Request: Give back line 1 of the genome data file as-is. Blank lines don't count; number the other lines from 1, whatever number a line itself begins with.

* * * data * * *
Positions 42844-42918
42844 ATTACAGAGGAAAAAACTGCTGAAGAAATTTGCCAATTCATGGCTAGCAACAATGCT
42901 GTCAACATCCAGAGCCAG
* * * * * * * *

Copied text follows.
Positions 42844-42918